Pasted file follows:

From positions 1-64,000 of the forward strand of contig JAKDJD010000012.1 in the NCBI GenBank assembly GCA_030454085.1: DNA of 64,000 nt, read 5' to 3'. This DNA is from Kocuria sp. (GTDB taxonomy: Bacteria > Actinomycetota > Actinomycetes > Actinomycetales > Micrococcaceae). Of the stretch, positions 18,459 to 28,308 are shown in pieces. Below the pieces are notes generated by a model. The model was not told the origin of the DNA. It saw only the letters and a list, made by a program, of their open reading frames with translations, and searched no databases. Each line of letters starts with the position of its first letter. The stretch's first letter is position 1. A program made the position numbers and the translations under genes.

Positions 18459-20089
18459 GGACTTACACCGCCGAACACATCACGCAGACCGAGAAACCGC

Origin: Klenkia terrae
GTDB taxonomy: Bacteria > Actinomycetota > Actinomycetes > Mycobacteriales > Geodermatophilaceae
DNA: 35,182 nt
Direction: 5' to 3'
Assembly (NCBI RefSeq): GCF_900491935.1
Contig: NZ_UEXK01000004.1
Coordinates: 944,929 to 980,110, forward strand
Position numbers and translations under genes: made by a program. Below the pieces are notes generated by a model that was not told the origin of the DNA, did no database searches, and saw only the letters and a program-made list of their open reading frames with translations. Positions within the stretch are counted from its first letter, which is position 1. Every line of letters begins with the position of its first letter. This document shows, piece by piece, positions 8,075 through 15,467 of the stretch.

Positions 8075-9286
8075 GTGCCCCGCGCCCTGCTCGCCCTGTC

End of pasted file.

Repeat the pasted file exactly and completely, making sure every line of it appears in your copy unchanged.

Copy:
From positions 1-64,000 of the forward strand of contig JAKDJD010000012.1 in the NCBI GenBank assembly GCA_030454085.1: DNA of 64,000 nt, read 5' to 3'. This DNA is from Kocuria sp. (GTDB taxonomy: Bacteria > Actinomycetota > Actinomycetes > Actinomycetales > Micrococcaceae). Of the stretch, positions 18,459 to 28,308 are shown in pieces. Below the pieces are notes generated by a model. The model was not told the origin of the DNA. It saw only the letters and a list, made by a program, of their open reading frames with translations, and searched no databases. Each line of letters starts with the position of its first letter. The stretch's first letter is position 1. A program made the position numbers and the translations under genes.

Positions 18459-20089
18459 GGACTTACACCGCCGAACACATCACGCAGACCGAGAAACCGC

Origin: Klenkia terrae
GTDB taxonomy: Bacteria > Actinomycetota > Actinomycetes > Mycobacteriales > Geodermatophilaceae
DNA: 35,182 nt
Direction: 5' to 3'
Assembly (NCBI RefSeq): GCF_900491935.1
Contig: NZ_UEXK01000004.1
Coordinates: 944,929 to 980,110, forward strand
Position numbers and translations under genes: made by a program. Below the pieces are notes generated by a model that was not told the origin of the DNA, did no database searches, and saw only the letters and a program-made list of their open reading frames with translations. Positions within the stretch are counted from its first letter, which is position 1. Every line of letters begins with the position of its first letter. This document shows, piece by piece, positions 8,075 through 15,467 of the stretch.

Positions 8075-9286
8075 GTGCCCCGCGCCCTGCTCGCCCTGTC